By Helen Hirsh-Spence
In almost every interview since founding Top Sixty Over Sixty, I am asked about its name and its intention. Moreover, I am asked about the personal reasons for creating it. Very simply put, Top Sixty is about ageism—raising awareness about it and combating it by providing the services and resources for individuals and for organizations to overcome it. And, it’s personal. I live it and have experienced it since wrapping up one career and starting another.
That’s the simplistic response, but it requires an addendum. I wanted to draw attention to the numerous and important contributions made by an older generation. The implication of competitions such as Top Thirty Under Thirty or Top Forty Under Forty is that these “winners” are extraordinary individuals.
I want to expand the conversation to include a broader understanding of “top” and a wider audience to include those 60+. It was never meant to be a competition as much as a celebration of the participation, roles, offerings, services, gifts, and assets of older adults. Trademarking Top Sixty Over Sixty made readers automatically think about a new possibility and it garnered interest.
But, it has also been limiting. People make assumptions. They think that this is all that we do, whereas Top Sixty is really about empowering (an overused term) older generations and assisting businesses to leverage the talent of a multigenerational workplace.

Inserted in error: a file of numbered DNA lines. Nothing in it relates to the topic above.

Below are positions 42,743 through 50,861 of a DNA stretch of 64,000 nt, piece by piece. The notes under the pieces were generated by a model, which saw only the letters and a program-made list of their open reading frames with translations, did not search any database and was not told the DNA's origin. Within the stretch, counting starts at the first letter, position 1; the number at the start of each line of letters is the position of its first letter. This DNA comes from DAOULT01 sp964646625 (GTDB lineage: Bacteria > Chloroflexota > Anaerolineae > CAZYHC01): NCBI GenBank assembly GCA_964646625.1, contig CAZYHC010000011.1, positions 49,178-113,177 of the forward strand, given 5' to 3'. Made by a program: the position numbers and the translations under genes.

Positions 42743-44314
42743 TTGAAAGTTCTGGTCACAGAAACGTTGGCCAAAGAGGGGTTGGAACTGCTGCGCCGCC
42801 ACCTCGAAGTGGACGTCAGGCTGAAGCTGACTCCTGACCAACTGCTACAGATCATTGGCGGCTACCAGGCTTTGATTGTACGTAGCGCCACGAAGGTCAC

Top Sixty helps to fight ageism both internally and externally. That unconscious, negative bias against ageing is deeply ingrained in the Boomer generation. None of us can fully escape the internalized dialogue that limits what it means to grow old in today’s world. Top SIxty helps everyone, regardless of age, to redefine themselves, and find new agency and confidence in order to maximize potential, joy, and satisfaction throughout their longer lives.
Top Sixty also addresses the “Diversity and Inclusion” discussion by purposefully adding the “age” dimension. Ageism is the only “ism” that intersects with every other bias whether it’s race, religion, sexual orientation, ethnicity, ability or colour and yet it is frequently not mentioned in policy or strategy for future talent management. Age diversity applies to young and old, but usually has greater negative implications for older adults.
All of this is to say that what’s in a name often goes deeper than expected. It also changes with time. That certainly applies to Top Sixty Over SIxty’s vision and mandate.
P.S. Hopefully, you have noticed that our monthly newsletter,The 360, now features guest contributors or stories about or for the Over Sixty generation.